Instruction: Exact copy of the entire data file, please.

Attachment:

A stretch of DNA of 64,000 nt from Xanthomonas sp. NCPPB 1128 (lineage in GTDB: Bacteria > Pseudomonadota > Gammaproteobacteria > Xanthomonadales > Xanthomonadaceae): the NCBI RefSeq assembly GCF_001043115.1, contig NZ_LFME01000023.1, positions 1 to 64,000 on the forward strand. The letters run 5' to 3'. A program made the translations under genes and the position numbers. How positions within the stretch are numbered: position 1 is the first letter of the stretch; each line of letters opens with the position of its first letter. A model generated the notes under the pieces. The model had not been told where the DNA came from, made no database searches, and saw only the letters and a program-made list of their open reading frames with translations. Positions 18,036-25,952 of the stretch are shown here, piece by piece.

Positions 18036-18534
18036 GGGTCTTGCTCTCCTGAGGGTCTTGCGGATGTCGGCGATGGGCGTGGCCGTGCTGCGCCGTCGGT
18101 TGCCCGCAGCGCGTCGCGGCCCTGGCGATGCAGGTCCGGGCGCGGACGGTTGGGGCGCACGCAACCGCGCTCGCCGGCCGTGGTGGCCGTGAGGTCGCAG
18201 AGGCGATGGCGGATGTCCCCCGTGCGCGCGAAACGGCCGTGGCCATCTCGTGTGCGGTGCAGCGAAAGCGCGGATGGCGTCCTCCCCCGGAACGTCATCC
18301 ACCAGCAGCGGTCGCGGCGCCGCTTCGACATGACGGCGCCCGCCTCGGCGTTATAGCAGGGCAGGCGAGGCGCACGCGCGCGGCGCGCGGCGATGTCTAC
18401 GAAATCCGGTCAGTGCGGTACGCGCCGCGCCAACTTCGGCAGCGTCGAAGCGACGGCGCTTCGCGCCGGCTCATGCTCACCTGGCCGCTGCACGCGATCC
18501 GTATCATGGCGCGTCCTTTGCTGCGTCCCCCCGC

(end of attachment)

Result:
A stretch of DNA of 64,000 nt from Xanthomonas sp. NCPPB 1128 (lineage in GTDB: Bacteria > Pseudomonadota > Gammaproteobacteria > Xanthomonadales > Xanthomonadaceae): the NCBI RefSeq assembly GCF_001043115.1, contig NZ_LFME01000023.1, positions 1 to 64,000 on the forward strand. The letters run 5' to 3'. A program made the translations under genes and the position numbers. How positions within the stretch are numbered: position 1 is the first letter of the stretch; each line of letters opens with the position of its first letter. A model generated the notes under the pieces. The model had not been told where the DNA came from, made no database searches, and saw only the letters and a program-made list of their open reading frames with translations. Positions 18,036-25,952 of the stretch are shown here, piece by piece.

Positions 18036-18534
18036 GGGTCTTGCTCTCCTGAGGGTCTTGCGGATGTCGGCGATGGGCGTGGCCGTGCTGCGCCGTCGGT
18101 TGCCCGCAGCGCGTCGCGGCCCTGGCGATGCAGGTCCGGGCGCGGACGGTTGGGGCGCACGCAACCGCGCTCGCCGGCCGTGGTGGCCGTGAGGTCGCAG
18201 AGGCGATGGCGGATGTCCCCCGTGCGCGCGAAACGGCCGTGGCCATCTCGTGTGCGGTGCAGCGAAAGCGCGGATGGCGTCCTCCCCCGGAACGTCATCC
18301 ACCAGCAGCGGTCGCGGCGCCGCTTCGACATGACGGCGCCCGCCTCGGCGTTATAGCAGGGCAGGCGAGGCGCACGCGCGCGGCGCGCGGCGATGTCTAC
18401 GAAATCCGGTCAGTGCGGTACGCGCCGCGCCAACTTCGGCAGCGTCGAAGCGACGGCGCTTCGCGCCGGCTCATGCTCACCTGGCCGCTGCACGCGATCC
18501 GTATCATGGCGCGTCCTTTGCTGCGTCCCCCCGC